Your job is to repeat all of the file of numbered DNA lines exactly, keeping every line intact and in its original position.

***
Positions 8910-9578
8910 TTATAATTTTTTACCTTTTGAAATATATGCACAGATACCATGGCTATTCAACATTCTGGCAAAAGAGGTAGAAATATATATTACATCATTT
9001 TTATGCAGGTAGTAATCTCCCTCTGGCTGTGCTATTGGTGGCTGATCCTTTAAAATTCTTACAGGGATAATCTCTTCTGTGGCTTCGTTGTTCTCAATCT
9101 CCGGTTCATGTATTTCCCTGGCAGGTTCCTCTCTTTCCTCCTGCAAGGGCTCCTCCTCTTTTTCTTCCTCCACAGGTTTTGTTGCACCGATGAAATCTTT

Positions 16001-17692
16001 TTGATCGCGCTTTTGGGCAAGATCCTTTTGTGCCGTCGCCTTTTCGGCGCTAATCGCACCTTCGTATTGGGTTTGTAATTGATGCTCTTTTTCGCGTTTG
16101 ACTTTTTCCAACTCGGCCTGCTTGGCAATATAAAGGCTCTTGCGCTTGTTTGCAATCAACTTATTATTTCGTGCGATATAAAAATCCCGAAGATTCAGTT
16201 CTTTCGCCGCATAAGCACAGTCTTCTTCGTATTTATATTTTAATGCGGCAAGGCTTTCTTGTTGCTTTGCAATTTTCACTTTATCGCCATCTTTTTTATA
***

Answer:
Positions 8910-9578
8910 TTATAATTTTTTACCTTTTGAAATATATGCACAGATACCATGGCTATTCAACATTCTGGCAAAAGAGGTAGAAATATATATTACATCATTT
9001 TTATGCAGGTAGTAATCTCCCTCTGGCTGTGCTATTGGTGGCTGATCCTTTAAAATTCTTACAGGGATAATCTCTTCTGTGGCTTCGTTGTTCTCAATCT
9101 CCGGTTCATGTATTTCCCTGGCAGGTTCCTCTCTTTCCTCCTGCAAGGGCTCCTCCTCTTTTTCTTCCTCCACAGGTTTTGTTGCACCGATGAAATCTTT

Positions 16001-17692
16001 TTGATCGCGCTTTTGGGCAAGATCCTTTTGTGCCGTCGCCTTTTCGGCGCTAATCGCACCTTCGTATTGGGTTTGTAATTGATGCTCTTTTTCGCGTTTG
16101 ACTTTTTCCAACTCGGCCTGCTTGGCAATATAAAGGCTCTTGCGCTTGTTTGCAATCAACTTATTATTTCGTGCGATATAAAAATCCCGAAGATTCAGTT
16201 CTTTCGCCGCATAAGCACAGTCTTCTTCGTATTTATATTTTAATGCGGCAAGGCTTTCTTGTTGCTTTGCAATTTTCACTTTATCGCCATCTTTTTTATA